Sri Lanka to relax glyphosate weedicide ban: report
Posted on September 20th, 2016

Courtesy ECONOMYNEXT

– A ban on glyphosate, a widely used weedicide, imposed on the belief that it may contribute to chronic kidney disease will be relaxed to allow the tea farming sector to use it, a report said.

Plantations Minister Navin Dissanayake had told Sri Lanka’s Planters’ Association, a groping of senior managers of tea farms, that the ban will be relaxed, The Sunday Times newspaper reported.

The tea sector will be allowed to import glysophate, following discussions with President Maithripala, Prime Minister Ranil Wickremesinghe and related parties, the report said.

Sri Lanka’s President Maithripala Sirisena banned the import of glysophate, after a theory was put forward that it was responsible for chronic kidney disease in mostly rice growing areas in the country.

However no animal studies were done to prove the theory, which the researchers said was because Sri Lanka was a country where most were followers of Bhuddism.

There have been no reports of tea workers being affected by kidney disease in a large scale in Sri Lanka yet. Factors including heat stress, dehydration in combination with mis-use of agricultural chemicals have been linked to the disease in other countries.

Similar chronic kidney diseases whose origin remains a mystery have cropped up in Andra Pradesh, some Central American countries and Egypt.

A World Health Organization arm that looks at cancer has said in 2015 that glysophate wasprobably carcinogenic (category 2B substance) to humans, along with malathion which is sprayed in households in Sri Lanka to kill mosquitoes, following an animal study which found links, though other studies have given mixed results.

However glysophate has become widely used. (Colombo/Sept19/2016 – Update II)

2 Responses to “Sri Lanka to relax glyphosate weedicide ban: report”

  1. Fran Diaz Says:

    Almost all Herbicides (Weedicides) are harmful to people. The chemicals can be absorbed through the SKIN. Particularly in the case of paddy farmers who work with their feet in the waters of the paddy fields are susceptible to the poisons in the herbicides dissolved in water. Also, if paddy field workers put their hands into the waters in the paddy fields, the same thing can happen.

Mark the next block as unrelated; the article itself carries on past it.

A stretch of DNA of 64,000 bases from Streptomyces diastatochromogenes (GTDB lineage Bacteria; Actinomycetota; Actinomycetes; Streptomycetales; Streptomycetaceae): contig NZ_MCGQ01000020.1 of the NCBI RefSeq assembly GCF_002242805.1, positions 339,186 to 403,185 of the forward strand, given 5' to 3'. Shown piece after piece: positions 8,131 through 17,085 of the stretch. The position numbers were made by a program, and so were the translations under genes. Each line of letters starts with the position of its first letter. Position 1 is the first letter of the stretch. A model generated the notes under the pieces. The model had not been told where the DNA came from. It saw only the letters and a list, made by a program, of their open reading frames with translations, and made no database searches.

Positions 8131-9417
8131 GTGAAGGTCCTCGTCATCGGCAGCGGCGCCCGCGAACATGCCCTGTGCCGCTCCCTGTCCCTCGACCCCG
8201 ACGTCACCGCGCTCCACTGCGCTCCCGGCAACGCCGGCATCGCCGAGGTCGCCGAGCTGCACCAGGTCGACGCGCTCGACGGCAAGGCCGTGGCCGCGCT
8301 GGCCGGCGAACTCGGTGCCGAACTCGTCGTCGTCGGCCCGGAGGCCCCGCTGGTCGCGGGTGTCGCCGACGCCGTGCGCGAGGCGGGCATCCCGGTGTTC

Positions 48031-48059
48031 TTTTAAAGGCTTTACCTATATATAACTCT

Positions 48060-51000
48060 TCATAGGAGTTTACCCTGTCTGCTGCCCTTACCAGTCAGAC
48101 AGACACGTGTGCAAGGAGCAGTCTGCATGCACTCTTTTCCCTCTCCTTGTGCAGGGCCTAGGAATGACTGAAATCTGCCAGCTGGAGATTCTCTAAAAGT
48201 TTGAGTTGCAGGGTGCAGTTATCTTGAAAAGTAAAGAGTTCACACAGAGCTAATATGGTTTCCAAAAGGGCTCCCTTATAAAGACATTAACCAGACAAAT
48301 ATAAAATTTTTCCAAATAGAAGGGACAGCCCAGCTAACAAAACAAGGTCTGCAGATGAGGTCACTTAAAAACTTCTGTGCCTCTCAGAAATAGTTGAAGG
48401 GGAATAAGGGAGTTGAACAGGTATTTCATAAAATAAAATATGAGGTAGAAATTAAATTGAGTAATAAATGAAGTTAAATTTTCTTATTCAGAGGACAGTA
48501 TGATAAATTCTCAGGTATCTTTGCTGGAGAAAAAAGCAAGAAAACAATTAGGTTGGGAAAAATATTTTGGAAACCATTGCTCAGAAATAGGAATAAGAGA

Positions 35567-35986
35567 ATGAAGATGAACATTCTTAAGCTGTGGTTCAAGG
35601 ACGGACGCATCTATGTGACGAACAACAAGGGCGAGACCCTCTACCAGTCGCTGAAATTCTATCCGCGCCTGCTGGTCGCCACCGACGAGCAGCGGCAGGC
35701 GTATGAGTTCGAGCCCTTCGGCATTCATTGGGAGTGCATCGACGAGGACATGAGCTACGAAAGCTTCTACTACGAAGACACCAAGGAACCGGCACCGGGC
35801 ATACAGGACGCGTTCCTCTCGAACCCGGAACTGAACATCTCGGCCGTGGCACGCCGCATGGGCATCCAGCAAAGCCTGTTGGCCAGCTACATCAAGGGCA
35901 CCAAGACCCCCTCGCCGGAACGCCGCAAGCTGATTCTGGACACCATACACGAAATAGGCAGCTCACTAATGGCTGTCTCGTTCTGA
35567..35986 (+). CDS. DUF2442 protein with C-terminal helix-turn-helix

Is it likely that in the Upcountry tea areas, when sprayed with herbicides such as Glyphosate, the herbicides can wash down into the paddy areas below and get into the water in the paddy fields. Once in the paddy fields, farmers whose skin is exposed to the water, will absorb the poisons into their skins.

    In countries like Japan, rice paddy farmers wear boots (silicone treated to prevent absorption) and gloves.

    We suggest that the GoSL give our rice paddy farmers of Lanka proper boots & gloves to protect them.

    The alternative is to use natural methods of weed control in the Upcountry vegetable patches. Crop rotation is one such method.
    Is heavy weed control spraying necessary in the tea areas ? In the tea estates I have walked about, the tea plants grow so closely together, no weeds can grow under tea plants due to lack of sunlight. Some weeds may grow on the bare earth between the lanes of tea, but tea pluckers do walk on these areas and they can hand weed ?
    This cannot be such a difficult problem to solve.

    At any rate, it is irresponsible of the Yahap govt to allow spraying of the Upcountry tea areas, saying that the tea workers are not having CKD. That is likely because they do not come into contact with the herbicide in water.

    Comments welcome.

  2. Dilrook Says:

    This is a disgrace and clearly another violation of the promises given to people before the 2015 presidential election. Possibly those who campaign for the removal of the ban on glyphosate are in the payroll of big agro-chemical importers. They are losing billions of rupees every year due to the ban.

    Glyphosate effects are not felt in the upcountry as the hardness of water is low there. But they affect Rajarata areas where hardness of water is high. Glyphosate stays in water for days if not weeks and it washes downstream.

    Glyphosate ban should not be lifted just to please very highly paid and overpaid Indian Tamil workers of big plantations at the expense of lives and kidneys of poor Sinhala farmers downstream. This will create ethnic tensions.

    Only the big plantation companies (that are running at loss) have demanded glyphosate ban be lifted. Let them go bankrupt. That will save the nation hundreds of millions of dollars, the nation’s water resource and food chain.

    Glyphosate is detected in tea, rice and other food consumed by people. In USA the maximum allowable limit of glyphosate in rice is 30mg per 1 kg of total. It is 2mg/kg for tea. However, the restriction in tea is not imposed by any country. Sri Lanka doesn’t test the glyphosate content of tea. They should be required to do so. That will create a demand from buyers for tea without glyphosate.

    Ultimately even the consumers (not just farmers) will be infected with ailments created by glyphosate in food.

    We appreciate the bold stand taken by Venerable Athuraliye Rathana Thero on the glyphosate matter (as well as his bold stand on war in Mavil Aru in 2006). It is great he could make it to parliament. It is a shame JO politicians have been unable to stand by the people on this life and death issue.

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